The results board (well, database-driven web page, as is the case at this point) always provides some surprises come the end of the day, but today was a looker in this regard. The two Championship Singles events each featured "surprise" winners (in dramatic, unforeseeable circumstances in the women's event), with Malcolm Howard and Darcy Marquardt taking the men's and women's singles respectively from putative favorites world champ Mahe Drysdale and Worlds bronze medalist (and homecourse darling( Michelle Guerette.
Drysdale may have been surprised himself when he saw the final result; starting second, he passed defending champ Santiago Fernandez in the middle of the race, and looked like he was cruising to victory by all evidence, save for a fairly wide turn coming into the Eliot Bridge. But Howard, a Harvard grad with intimate knowledge of the river, not to mention a gold medal in the men's eight this past summer, put together a ridiculously fast second half of the race to take the win by just over a half second when the times posted.
Starting in the seventh position after a troubled row last year, Guerette "led" the race until the last half-mile, according to the splits, but things got ugly when she caught up to almost the entire pack of scullers between her and the leader just as they came to the Eliot Bridge. She seemed to be threading her way through the pack, despite the energy- and technique-draining need to look around a whole lot, but
"It was definitely frustrating," Guerette said after the race. "I had gotten through a tight spot, but when we came around the last turn so close together, we looked at each other to see what the other was going to do. I slowed down to let her choose, but I think she did the same thing, and we just got tangled up." Guerette's blade ended up on the deck of the other sculler's hull, and she had to stop rowing to get clear, then regroup and go for the finish line. Her raw time put her four seconds off Marquardt.
Canadian Marquardt used her #1 bow spot to unreal advantage; when she came around the Eliot turn, there were literally no other crews in sight from Cambridge Boat Club.
Unfortunately, to add a half-minute of insult to injury, Guerette was dinged with a 30-second "aggressive passing" penalty. The wielding of the "aggressive passing" rule has been aggressively applied this year; Guerette looked mostly like a fast sculler simply trying to find an honest way to pass a large cluster of much slower scullers. The crew of your correspondent was also briefly tarred with this label, and, judging by the bellowed comments coming from the coxswain seat of the other boat, my sense of things was it was more a case of "aggressive getting passed!" Nonetheless, the logjam clearly cost Guerette a few seconds, and the penalty bumped her official finish time down to ninth place.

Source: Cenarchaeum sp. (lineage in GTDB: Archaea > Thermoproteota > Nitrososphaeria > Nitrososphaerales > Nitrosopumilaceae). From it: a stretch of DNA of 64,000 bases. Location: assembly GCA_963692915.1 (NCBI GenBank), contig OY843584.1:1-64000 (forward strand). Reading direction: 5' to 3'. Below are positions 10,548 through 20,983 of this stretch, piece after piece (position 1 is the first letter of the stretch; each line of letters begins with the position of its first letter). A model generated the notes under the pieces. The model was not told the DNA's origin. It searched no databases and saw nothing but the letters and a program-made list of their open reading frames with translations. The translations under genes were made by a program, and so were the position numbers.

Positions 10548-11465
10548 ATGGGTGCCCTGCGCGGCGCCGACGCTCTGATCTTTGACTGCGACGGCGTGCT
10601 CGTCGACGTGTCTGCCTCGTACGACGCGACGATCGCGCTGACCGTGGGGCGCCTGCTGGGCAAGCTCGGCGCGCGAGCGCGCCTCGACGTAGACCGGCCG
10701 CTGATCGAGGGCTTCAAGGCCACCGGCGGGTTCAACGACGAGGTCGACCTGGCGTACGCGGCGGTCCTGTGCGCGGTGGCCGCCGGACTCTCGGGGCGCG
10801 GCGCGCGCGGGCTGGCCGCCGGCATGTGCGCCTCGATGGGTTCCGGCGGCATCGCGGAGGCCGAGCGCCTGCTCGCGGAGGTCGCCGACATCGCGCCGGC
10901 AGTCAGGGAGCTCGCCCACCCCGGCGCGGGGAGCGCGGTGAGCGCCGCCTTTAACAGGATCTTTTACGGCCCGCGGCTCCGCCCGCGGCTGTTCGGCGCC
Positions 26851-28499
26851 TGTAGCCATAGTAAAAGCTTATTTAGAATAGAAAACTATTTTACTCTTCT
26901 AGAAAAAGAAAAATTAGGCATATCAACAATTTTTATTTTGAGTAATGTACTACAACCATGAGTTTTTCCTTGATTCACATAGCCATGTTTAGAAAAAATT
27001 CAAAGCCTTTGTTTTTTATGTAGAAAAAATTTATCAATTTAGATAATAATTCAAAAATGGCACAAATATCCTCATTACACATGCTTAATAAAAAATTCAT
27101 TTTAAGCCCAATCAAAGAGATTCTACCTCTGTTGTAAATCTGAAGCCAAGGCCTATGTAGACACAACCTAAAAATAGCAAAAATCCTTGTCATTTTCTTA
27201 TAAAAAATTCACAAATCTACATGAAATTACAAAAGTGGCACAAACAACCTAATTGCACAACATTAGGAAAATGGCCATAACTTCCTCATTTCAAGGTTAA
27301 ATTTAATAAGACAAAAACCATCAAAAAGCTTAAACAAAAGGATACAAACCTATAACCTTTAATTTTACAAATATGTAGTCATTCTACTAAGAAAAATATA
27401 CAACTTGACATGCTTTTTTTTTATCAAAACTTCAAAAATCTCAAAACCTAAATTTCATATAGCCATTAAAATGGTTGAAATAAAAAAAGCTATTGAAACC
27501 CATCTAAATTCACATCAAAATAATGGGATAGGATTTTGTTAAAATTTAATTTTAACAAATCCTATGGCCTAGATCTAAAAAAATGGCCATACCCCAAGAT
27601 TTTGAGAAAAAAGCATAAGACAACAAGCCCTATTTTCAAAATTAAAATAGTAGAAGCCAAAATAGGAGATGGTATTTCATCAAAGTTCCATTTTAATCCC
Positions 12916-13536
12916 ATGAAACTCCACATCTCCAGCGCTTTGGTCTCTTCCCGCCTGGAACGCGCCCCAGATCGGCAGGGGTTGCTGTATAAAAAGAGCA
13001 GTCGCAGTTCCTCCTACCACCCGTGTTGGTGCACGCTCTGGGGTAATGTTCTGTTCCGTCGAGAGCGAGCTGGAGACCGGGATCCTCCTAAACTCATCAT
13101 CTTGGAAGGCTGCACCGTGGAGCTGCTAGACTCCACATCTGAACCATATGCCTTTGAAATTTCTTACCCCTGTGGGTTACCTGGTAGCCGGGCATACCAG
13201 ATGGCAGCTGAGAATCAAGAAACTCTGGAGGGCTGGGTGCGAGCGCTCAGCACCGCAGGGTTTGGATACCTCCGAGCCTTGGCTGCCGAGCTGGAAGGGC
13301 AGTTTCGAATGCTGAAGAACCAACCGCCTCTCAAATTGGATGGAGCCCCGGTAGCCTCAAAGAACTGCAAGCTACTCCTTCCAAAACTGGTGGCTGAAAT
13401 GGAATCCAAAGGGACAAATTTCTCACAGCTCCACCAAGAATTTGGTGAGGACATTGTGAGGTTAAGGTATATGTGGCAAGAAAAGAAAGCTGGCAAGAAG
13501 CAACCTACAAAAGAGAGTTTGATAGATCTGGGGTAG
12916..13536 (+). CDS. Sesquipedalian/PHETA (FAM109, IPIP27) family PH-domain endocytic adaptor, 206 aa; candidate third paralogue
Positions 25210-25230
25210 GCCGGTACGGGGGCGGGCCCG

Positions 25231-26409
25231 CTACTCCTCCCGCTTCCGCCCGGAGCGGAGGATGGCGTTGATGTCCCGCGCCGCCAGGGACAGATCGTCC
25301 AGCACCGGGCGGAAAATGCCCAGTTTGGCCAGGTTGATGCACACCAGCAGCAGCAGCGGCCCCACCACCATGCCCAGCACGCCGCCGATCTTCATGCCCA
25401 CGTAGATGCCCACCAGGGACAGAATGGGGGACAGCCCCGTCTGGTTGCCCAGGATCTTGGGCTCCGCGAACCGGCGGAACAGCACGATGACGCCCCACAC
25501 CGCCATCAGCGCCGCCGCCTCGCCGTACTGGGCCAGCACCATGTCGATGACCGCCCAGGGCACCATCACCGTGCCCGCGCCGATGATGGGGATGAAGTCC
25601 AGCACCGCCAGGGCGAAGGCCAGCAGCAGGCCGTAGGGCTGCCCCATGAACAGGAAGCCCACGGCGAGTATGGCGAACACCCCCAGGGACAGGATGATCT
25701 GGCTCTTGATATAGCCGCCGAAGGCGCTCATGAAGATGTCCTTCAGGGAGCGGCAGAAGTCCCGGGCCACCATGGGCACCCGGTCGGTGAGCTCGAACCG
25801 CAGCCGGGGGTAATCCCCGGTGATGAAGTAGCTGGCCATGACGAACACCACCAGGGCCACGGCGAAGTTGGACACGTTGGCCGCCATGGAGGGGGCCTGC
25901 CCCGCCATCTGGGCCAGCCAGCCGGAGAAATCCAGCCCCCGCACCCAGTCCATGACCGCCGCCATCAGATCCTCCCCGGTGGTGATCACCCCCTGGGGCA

Beyond the Championship events, I'll let readers search the results for their favorites; with so many buddy boats, reunion crews, club crews, celebrity gatherings, and what the heck boats, it's all about just rowing hard and giving it the best go possible that counts. A few efforts do stand out: the Etats Unis master women's eights won their event by 37 seconds (albeit down from the one minute margin from last year); Judy Geer won yet another HOCR; Team Attager (including HOCR director Fred Schoch) won again this year; the margin in the women's Club Four came down to 0.074 seconds; I think it's three years running in the Club Eight for UT; Teresa Zarzeczny-bell and Saiya Remmler won the master women's double by 51 seconds; Sloan DuRoss did not miss any buoys this year on the way to a victory in the Champ 2x with Sam Stitt; and lightweights Jana Heere and Wendy Tripician led the Champ 2x for over half the race before succumbing to the lightweight-unfriendly headwind in the latter part of the race to place second.
Results aside, it was a truly fantastic day at the Head Of The Charles - the torrential rain from the overnight was gone by dawn, and intermittent sun and a tailwind through the Powerhouse stretch made for a great experience on the water; and the banks of the Charles were swarming with people
Seen and overheard on the banks of the Charles:
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